Halloween is my favorite time of year because I love all things spooky. It hasn’t always been this way, though. This year, instead of writing about the Snallygaster (a local monster legend) or personal spooky experiences, I’m instead going to tell you the story of how I learned to to be comfortable with fear.

My body broke at 23. A rare autoimmune disease had emerged, slowly dissolving my organs to mush. When the diagnosis was given, it came with a series of ifs: If I made it out of the hospital; If my body responded to the non-standardized, experimental treatment; If I could obtain the necessary chemotherapy without insurance; If I could avoid infection while my immune system was systematically destroyed (to save my life), I might have a chance at a normal life.

The primary treatment lasted three years. Three years of ingesting poison, three years of knowing that I wasn’t myself. Three years of knowing there was still a “me” in there somewhere, just out of reach. This is now what I think of when I imagine hell.

Ironically, I wasn’t afraid of dying. There, in a hospital bed, surrounded by a tangle of tubes and hidden behind a breathing mask, I decided to stay. Maybe it was the meds, or maybe it was my mind entering survival mode, but I met a woman I knew to be “God.” She took me to the top of a mountain, the leaves all gold against a warm blue sky. It was peaceful, it was loving. It was home.

She told me that this is what is waiting for me and I had a choice to make. I could go with her now and everything would be okay – I would have no worries ever again. Or, I could go back. It wouldn’t be easy, she warned, but it would be worth it. I stayed in that place for a while, feeling love and golden light and blue sky. And then I went back to the hospital.

I don’t know if this really happened, but her words have guided me to this day. I trusted that everything would be okay, would be worth it. When things were scary, and they often were, I would remember this and my outlook would shift. Scary things are scary because they have power, but I also learned that scary things only have the power we give them. It was because I trusted in a positive outcome that chemotherapy stopped being scary and became that horrible, inconvenient task that was necessary for me to become wonderful, to have a life that was “worth it.”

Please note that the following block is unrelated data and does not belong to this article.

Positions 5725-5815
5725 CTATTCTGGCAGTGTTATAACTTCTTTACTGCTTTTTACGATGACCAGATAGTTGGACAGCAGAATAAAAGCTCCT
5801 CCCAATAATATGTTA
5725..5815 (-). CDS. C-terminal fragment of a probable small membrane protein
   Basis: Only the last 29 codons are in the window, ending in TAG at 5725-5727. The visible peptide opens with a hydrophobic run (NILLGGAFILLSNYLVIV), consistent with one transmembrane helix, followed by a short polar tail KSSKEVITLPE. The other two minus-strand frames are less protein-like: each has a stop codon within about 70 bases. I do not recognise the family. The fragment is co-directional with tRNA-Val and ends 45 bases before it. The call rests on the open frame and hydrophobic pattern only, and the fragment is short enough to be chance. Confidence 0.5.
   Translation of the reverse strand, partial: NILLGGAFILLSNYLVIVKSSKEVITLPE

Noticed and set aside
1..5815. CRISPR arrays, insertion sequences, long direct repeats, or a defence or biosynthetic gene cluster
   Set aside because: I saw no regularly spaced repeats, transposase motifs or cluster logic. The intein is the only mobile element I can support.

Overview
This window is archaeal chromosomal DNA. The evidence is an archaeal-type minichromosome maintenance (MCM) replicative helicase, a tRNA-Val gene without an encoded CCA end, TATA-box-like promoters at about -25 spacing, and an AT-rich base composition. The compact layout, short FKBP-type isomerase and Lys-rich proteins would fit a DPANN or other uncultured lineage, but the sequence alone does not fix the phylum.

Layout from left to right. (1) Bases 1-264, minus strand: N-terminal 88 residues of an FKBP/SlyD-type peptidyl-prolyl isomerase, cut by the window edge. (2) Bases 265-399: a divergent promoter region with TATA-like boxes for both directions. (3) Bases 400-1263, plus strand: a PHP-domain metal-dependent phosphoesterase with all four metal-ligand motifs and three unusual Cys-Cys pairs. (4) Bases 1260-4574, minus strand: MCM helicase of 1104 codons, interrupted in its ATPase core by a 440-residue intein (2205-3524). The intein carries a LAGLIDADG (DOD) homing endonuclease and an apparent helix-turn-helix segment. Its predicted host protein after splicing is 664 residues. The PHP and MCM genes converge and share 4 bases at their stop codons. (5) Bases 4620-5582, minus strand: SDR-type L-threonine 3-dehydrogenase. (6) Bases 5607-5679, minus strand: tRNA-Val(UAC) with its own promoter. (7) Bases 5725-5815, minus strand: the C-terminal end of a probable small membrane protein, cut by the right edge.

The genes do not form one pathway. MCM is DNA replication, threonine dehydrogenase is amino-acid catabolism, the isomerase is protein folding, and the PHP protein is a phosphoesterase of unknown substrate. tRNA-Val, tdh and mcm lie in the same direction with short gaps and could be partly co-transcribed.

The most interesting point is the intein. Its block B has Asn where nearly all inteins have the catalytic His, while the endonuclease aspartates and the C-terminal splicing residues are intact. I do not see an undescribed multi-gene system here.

What scares me, though, is that some days I wonder if I made the right decision. Life is hard, and being queer seems to make everything more complicated somehow. Forging true friendships in a rural area isn’t easy, and dating is even more difficult. A person can simultaneously be too much for one suitor and not enough for another. And then there’s our community’s focus on appearances. I no longer swim because I’m tired of reliving my own personal hell to explain the map of scars on my body. The meds may have saved my life, but they left a trail of carnage behind.

We all have our scars that we fear will never heal. Things also only have the power we give them. We can’t change the past, but we can change the future. What we do and say matters. Be kind to others, go the extra mile. Take care of yourself. Know that you will always have choices in your life, and those choices are what make your life what it is. Make good ones. So, if you’ve ever been afraid, take back your power and start living a life that one day will be worth the pain and strife it took to achieve. 

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Author Profile

Brian George Hose
Brian George Hose
Brian George Hose has been an advocate for LGBTQ persons and issues all his adult life. He holds a Bachelor of Social Work from Shepherd University and looks forward to pursuing a Master's of Social Work with a focus in mental health. A former musician, Brian served as minister of music for New Light MCC for several years and incorporates music into social work practice. He lives in rural Western Maryland where he has amassed a sinful number of books, yarn, and books about yarn. He has been writing for Baltimore Out Loud since February 2016.